Date of Award


Degree Type

Master's Essay - Restricted

Degree Name

Master of Education (MEd)



First Advisor

Nick J. Topetzes

Second Advisor

Edward DeRoche


There are many problems in finding a "best" counseling theory. Some theories, such as client-centered therapy, are popular but not necessarily statistically beneficial to the client. Others, such as rational-emotive therapy, are statistically beneficial for the client but not popular. The purpose of this study will be to try to find ways of integrating the strengths of both of these theories.

Eysenck (1965) found that most therapies result in no more improvement than are shown by the mere passage of time. Two-thirds of clients improve with or without treatment. Eysenck, on the other hand, did single out behavior therapy and rational-emotive therapy as two exceptions. Both of these latter therapies result in ninety percent improvement in clients. Behavior therapy, however, will not be dealt with in this paper. Mayer (1969) found that while behavior therapy may be very successful in treating specific problems, residual problems often exist for the client. While there are also problems in adopting orthodox rational-emotive therapy, these problems might be alleviated by the development of a new therapy which combines the positive aspects of both rational-emotive therapy and client-centered therapy.

What are the problems with rational-emotive therapy as it is currently practiced? First of all, its use does not seem to be very widespread. Out of a sample of 855 psychologists, less than two percent of them considered themselves to be rational-emotive therapists (Garfield & Kurtz, 1976). Furthermore, the lack of appeal of rational-emotive therapy might not be due to theoretical concepts at all. The book, Your Erroneous Zones (Dyer, 1976), became a best seller while actually paraphrasing most of the ideas of rational-emotive therapy. Perhaps some of the problems limiting the spread of rational-emotive therapy can be traced to the views of its founder, Albert Ellis.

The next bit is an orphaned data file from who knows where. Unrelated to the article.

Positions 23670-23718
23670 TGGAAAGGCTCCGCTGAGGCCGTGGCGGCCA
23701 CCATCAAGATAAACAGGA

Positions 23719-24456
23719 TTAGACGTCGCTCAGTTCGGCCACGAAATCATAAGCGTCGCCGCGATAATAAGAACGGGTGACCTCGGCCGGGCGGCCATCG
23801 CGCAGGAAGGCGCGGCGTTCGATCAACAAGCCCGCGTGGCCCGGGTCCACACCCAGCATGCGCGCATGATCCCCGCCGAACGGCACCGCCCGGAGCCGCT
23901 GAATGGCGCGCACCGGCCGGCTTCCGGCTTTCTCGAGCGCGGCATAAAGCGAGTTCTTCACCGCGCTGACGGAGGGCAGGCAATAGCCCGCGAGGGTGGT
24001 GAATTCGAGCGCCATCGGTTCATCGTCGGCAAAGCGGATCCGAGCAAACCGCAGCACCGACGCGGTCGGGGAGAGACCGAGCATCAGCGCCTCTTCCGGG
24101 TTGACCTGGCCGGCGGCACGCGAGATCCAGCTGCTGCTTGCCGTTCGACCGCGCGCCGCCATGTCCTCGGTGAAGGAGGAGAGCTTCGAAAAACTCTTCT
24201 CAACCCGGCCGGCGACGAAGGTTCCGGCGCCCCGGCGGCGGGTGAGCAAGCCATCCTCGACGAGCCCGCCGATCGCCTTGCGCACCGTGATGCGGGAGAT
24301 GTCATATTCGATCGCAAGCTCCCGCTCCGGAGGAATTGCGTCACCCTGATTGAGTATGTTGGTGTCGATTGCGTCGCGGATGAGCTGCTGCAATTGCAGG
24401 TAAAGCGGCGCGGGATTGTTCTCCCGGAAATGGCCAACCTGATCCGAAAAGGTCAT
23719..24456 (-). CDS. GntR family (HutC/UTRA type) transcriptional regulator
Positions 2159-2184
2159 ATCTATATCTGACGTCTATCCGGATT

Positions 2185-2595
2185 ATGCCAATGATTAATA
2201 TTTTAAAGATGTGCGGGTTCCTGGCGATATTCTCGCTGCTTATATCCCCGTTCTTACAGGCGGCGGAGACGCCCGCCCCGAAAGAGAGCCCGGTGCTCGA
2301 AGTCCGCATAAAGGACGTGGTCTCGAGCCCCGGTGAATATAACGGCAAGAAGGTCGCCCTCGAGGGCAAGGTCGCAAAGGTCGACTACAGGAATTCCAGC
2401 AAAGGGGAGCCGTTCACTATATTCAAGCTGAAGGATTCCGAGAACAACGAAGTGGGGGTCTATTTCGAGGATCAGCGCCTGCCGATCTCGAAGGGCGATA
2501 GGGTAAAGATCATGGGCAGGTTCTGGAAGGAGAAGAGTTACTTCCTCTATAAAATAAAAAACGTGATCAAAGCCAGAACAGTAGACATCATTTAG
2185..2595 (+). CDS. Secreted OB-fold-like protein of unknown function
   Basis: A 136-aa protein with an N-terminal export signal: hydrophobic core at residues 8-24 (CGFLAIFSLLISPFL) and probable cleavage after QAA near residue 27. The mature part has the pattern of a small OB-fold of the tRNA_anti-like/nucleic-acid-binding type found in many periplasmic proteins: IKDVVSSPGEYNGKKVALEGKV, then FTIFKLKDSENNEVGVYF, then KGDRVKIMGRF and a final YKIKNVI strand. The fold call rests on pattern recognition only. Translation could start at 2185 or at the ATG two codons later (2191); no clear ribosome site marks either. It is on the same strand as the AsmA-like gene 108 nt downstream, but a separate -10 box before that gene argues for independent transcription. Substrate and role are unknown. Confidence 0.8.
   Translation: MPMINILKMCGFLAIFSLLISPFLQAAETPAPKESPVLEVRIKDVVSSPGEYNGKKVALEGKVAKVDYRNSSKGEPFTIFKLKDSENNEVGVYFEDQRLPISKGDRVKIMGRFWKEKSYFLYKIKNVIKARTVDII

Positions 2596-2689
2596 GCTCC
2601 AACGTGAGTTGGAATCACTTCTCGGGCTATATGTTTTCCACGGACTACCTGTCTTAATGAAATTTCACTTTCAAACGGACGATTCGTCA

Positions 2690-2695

Two possible reasons for Ellis' lack of appeal may be his antagonism toward religion and his use of expletives as a therapeutic technique (Ellis, 1974). A recent study by Newbusch & Horan (1977) showed that clients rated counselors who used profanity less highly both in verbal evaluations and in unobtrusive nonverbal measures. Furthermore, Dr. Maxie C. Maultsby (1975), a disciple of Ellis, suggests that inexact language of any kind is not helpful to the emotionally disturbed (pp. 73-75). In addition, Maultsby views religion as often being a very rational means of coping (Goodman & Maultsby, 1974, pp. 212-214). If more of Ellis' followers became less antagonistic toward religion and made an effort to use more exact language, the growth of rational-emotive ideas might become more widespread.

Other persons might find problems with rational-emotive theory on a more basic level. They might view rational-emotive theory as being too authoritarian or even undemocratic. Perhaps these latter criticisms could be reduced through the incorporation of client-centered principles into the rational-emotive framework.